Dorm Safety Tips (for Fires, Weather, etc.)

In school, you probably had fire drills and maybe some severe weather drills. For me, that was tornado drills. In school, you are lead by a teacher and told what to do each step of the way. In a college classroom, that might still be true. But in a dorm, it’s all you.

Killer Harmony | Dorm Safety Tips | You never know when you might have a fire drill...or a real fire. Follow these tips to be prepared for when danger hits.

If you’re lucky, your RA (resident assistant) will be knocking on doors to make sure everyone is out. If they have class, though, they may not be there to check on you. Here are my tips for getting out of your dorm in a pinch.

Find the nearest exit.

It’s kind of self explanatory, but you should know where to go should a fire actually happen. Even if it’s only a drill, you should still take it seriously. My school’s resident life staff isn’t even allowed to disclose a drill because of this. You want to get out of the building quickly. Find the procedure for exiting either on your college website or, if your dorm is like mine, on the back of the door to your room.

Make sure you know the closest exit ahead of time so that you are prepared. Half the battle of surviving a drill is preparedness.

Make it easy on yourself.

The easier you can find things (and get out), the quicker you can get to safety. Hang your keys and ID on a hook by your door. The. You can grab and go.

Have some slip on shoes out and ready. I prefer flip flops for warmer weather and my Bobs for the cold. Either way, you want something that you can slip on, socks or not.

Don’t spend time looking for something unnecessary, like those gold hoop earrings. Not that earrings aren’t important, but really. Your life is at stake.

Grab the important stuff.

Here are what I suggest you grab and have ready for a quick exit.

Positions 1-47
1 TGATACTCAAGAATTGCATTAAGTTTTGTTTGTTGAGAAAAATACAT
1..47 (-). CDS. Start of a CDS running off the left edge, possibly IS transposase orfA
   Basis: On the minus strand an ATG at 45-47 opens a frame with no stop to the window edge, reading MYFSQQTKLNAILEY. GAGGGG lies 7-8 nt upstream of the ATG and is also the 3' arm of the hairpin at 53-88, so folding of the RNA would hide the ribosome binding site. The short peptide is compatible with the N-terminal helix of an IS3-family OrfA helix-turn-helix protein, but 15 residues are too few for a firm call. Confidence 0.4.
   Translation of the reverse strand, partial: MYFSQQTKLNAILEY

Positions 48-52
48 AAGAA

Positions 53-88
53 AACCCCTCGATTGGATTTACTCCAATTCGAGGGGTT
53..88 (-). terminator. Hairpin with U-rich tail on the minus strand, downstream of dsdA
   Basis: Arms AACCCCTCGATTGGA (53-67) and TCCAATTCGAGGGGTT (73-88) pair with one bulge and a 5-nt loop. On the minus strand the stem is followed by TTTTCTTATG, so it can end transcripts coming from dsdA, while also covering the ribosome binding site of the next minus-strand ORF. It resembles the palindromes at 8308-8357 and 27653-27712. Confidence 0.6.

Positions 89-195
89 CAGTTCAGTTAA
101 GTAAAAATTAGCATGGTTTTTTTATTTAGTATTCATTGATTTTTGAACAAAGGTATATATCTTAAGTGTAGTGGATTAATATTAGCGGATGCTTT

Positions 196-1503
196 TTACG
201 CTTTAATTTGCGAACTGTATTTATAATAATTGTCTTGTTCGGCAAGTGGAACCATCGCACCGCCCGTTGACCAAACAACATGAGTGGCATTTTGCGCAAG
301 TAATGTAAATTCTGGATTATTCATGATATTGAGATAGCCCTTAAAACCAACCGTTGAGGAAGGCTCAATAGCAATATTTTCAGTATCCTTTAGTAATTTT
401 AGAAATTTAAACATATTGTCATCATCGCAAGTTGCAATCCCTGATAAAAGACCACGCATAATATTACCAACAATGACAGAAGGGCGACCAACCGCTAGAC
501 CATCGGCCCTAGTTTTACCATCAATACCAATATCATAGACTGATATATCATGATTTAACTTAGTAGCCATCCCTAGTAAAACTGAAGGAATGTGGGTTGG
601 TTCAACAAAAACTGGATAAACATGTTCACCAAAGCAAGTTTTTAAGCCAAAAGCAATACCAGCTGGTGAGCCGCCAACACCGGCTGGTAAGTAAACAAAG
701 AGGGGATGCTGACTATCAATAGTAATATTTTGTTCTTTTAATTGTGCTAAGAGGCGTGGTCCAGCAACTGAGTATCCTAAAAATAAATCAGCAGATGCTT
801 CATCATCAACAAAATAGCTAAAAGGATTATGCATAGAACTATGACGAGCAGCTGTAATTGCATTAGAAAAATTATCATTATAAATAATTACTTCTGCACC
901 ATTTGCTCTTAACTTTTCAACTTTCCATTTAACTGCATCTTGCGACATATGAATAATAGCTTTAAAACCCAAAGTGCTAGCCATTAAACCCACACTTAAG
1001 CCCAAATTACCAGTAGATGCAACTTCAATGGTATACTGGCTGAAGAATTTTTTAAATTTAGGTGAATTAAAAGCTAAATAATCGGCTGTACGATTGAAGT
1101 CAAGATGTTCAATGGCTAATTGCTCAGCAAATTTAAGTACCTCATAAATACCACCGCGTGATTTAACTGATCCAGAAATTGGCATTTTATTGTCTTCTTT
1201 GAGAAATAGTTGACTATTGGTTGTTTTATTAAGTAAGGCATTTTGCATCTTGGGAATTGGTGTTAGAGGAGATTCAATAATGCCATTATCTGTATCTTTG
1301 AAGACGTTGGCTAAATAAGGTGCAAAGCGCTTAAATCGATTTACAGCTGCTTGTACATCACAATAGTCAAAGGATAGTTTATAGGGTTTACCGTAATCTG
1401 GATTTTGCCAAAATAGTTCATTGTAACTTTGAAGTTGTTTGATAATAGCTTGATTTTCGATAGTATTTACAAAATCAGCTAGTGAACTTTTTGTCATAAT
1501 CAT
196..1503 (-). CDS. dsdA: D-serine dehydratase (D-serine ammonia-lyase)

Keys and ID: like I said, hang them on a hook by the door.

Slip on shoes: so you don’t have to go barefoot.

A jacket: in case it gets cold.

Your phone: not because it is your most cherished possession but to keep yourself occupied until authorizes give an all clear and so you can let family know what happened and that you’re safe.

If you have a class within an hour, your backpack: odds are a fire drill won’t be reason enough to go to class unprepared. Make sure you have your backpack packed and ready to go.

Also, if you are hanging out in a friend’s room, even if it is just down the hall, keep your keys with you. If you have to get out of the building, you probably won’t have time to go get them.

Do what authorities tell you.

If an RA comes up to you and asks you to get further from the building, do it. You might be in the way of a fire hose or you could be blocking something.

If a resident coordinator or firefighter gives the all clear, then you can go back inside. Don’t attempt that before the fact.

It’s for your and everyone’s safety.

Remember: Your safety is more important than material goods.

This was a somewhat short post, but I think it is something not often talked about. I actually experienced two events of the fire alarm going off and later learned neither was a drill. After the first time, I figured out what works and what didn’t.

Have you been caught off guard by a fire alarm? What do you wish you knew? Tell me in the comments!

Thanks for reading!

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